► Strength training: If you’re new to strength training, start with light weights. You can start with three sets of 10 repetitions for each muscle group. Combine sets for a muscle group on the front of the body immediately followed with a set for a muscle group on the back of the body, like biceps and triceps. This approach is called “super-setting.” It keeps your heart rate elevated while giving the working muscle group time to recover. It also increases your metabolic burn, the rate at which you burn calories during exercise.
► Aerobic activity: Choose from a variety of activities, like walking, running, biking, swimming or dancing. Light- to moderate-intensity exercise can help you recover at the end of a strength training workout while increasing oxygen and blood flow to the working tissues.
► Cool down: Hold stretches for 20 to 30 seconds to elongate the muscle tissue used in your workout. This type of stretching helps prevent or minimize soreness.
“While starting a new habit like exercise can seem daunting, stay positive. Feel empowered – you’re taking steps that will improve your overall mental and physical health for years to come,” said LaDrigue.
To find a primary care or sports medicine specialist at Henry Ford, visit henryford.com or call 1-800-436-7936.
Megan LaDrigue is an athletic trainer who works with the Henry Ford Sports Medicine Sports Performance Program.
Sports Injuries & Student Athletes: A Parent’s Guide
March 7, 2023
Playing sports is a great way for children of all ages to maintain a healthy lifestyle. It also builds confidence and teaches them valuable life lessons, like working as a team and the value of hard work. While it may be every sports fanatic’s dream to have their kid make it big time in the arena or on the diamond, sometimes pushing young athletes to be the best at a young age can lead to serious injuries that will take them out of the game altogether.
"Sports help with physical and psychological well-being," says Matthew Santa Barbara, M.D., a sports medicine physician at Henry Ford Health. "However, year-round participation in a single sport at a young age can lead to overuse injuries and mental burnout."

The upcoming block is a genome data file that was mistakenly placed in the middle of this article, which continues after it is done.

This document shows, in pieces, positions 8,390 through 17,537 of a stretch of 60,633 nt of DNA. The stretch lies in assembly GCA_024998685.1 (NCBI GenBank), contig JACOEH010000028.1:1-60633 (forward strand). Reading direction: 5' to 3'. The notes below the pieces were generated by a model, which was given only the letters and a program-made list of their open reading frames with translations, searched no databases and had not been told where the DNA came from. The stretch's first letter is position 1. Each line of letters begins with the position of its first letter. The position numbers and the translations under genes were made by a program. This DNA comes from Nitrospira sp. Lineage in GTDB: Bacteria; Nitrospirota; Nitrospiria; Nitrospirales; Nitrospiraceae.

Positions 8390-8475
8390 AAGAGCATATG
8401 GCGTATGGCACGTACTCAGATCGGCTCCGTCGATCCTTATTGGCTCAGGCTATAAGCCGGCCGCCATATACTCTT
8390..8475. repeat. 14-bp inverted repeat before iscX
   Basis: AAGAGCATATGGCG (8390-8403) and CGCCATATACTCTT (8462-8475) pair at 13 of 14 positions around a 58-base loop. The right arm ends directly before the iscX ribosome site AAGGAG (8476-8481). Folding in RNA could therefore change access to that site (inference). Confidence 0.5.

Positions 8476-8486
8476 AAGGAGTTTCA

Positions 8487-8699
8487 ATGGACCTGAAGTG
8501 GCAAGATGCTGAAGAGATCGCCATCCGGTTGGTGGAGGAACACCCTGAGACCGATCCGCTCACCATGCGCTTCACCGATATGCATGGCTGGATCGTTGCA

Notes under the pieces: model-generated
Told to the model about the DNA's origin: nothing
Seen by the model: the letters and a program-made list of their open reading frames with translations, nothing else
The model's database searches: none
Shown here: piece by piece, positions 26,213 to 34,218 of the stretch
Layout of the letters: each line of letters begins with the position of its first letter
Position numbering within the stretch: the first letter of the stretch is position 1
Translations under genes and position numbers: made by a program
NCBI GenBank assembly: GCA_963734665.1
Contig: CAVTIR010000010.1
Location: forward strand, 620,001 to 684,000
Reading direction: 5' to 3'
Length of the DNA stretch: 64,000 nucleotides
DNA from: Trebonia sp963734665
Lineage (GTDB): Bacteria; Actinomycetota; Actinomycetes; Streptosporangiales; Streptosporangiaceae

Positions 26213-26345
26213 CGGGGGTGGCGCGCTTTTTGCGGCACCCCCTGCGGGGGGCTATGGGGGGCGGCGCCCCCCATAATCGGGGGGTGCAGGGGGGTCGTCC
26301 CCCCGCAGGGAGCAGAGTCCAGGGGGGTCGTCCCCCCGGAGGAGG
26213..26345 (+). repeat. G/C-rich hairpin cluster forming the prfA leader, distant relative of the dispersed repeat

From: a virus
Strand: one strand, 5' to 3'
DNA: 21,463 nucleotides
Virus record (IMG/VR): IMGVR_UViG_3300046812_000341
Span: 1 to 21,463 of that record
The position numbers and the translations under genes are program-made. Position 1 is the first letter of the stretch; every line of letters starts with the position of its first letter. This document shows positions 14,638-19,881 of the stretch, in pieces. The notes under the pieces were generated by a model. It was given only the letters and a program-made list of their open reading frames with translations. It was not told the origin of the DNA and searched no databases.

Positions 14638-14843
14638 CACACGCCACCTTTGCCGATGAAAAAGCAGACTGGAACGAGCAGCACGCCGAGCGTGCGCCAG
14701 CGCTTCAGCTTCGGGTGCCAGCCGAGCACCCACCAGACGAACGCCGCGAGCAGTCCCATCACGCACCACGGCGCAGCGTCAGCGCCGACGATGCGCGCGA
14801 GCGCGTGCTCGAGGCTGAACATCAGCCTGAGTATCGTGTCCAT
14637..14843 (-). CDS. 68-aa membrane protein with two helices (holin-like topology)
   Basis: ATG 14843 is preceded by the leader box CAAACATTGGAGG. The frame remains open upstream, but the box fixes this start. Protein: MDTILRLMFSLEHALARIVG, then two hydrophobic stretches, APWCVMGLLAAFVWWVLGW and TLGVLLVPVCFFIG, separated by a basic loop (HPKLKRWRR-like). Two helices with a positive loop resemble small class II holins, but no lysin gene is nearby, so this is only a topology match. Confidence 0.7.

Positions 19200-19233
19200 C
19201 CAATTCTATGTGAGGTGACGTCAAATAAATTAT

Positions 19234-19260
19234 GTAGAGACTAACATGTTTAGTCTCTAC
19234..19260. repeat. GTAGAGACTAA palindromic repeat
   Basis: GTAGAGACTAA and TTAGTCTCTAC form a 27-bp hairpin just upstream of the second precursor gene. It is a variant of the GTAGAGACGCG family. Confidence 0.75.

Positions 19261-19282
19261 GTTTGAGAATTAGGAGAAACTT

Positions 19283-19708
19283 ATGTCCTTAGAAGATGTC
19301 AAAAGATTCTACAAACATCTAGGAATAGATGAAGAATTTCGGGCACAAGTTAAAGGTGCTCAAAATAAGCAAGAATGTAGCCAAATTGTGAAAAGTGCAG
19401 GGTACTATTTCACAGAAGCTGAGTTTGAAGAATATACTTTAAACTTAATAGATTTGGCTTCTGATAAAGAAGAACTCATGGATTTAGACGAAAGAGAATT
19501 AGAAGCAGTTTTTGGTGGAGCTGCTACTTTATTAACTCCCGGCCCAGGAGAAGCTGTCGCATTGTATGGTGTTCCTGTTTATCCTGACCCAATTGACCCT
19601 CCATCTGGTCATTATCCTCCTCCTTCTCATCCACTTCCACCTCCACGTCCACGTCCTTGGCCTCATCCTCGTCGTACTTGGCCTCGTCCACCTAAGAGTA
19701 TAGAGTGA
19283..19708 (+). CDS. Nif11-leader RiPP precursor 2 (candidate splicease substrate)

Nowadays, many kids will start playing one sport at a young age and continue to play that same sport year-round for years. This can be harmful to your child because his or her soft tissue and bone structures aren't fully developed. Furthermore, the pressures of year-round participation and focus on excelling, rather than enjoyment, can negatively affect a young athlete's mental health.
Basketball causes the most injuries among high schoolers, causing many visits to the emergency room each year for stressed and torn ankle ligaments. In baseball, the Tommy John surgery, a procedure to reconstruct torn ligaments in the elbow after overuse, has also been increasingly used to treat young athletes still in high school.
How To Prevent Sports Injuries
Preparing your children appropriately before a sports season begins and supporting them during the season is important. Dr. Santa Barbara offers four key pieces of advice to help your youth athletes avoid injury.
1. Don’t limit your child to one sport. Playing a variety of sports in different seasons is a great way to work different parts of the body. When your child gets older, they can make the transition to playing a single sport they are good at and enjoy.
2. Warm up. Make sure your child is properly warming up before they play any sport. Dynamic warmups--incorporating exercises that involve moving the body such as lunges, high knees and arm circles – are preferable to stretching alone.
3. Strengthen core muscles. Building up core strength takes pressure off joints in the arms and legs. It gives young athletes more momentum and can help improve their performance.
4. Abide by rest rules. Many schools and sports leagues have rules in place to limit how many teams kids are on or how often they play. Follow these to ensure your child is allowing time for their joints and muscles to recover from physical activity.
Children participating in a sport should never push through pain, and injuries should be promptly evaluated by a sports medicine physician. Physical injuries are often more obvious, while mental health issues due to sports participation can be more subtle. Symptoms such as fatigue and declining performance can be signs of burnout. In these situations, rest is also important.
"Sports should be fun for kids," says Dr. Santa Barbara. "Avoiding single-sports specialization at a young age keeps the focus on enjoyment while reducing the physical and psychological risks of year-round participation."
To find a sports medicine provider at Henry Ford Health, visit henryford.com/sportsmedicine or call 313-651-1969.
Matthew Santa Barbara, M.D., is a non-operative sports medicine physician at Henry Ford Health. He sees patients at the Henry Ford Center for Athletic Medicine in Detroit, Henry Ford West Bloomfield Hospital, Henry Ford Medical Center - Columbus, Henry Ford Medical Center - Bloomfield Township and Henry Ford Medical Center - Fairlane.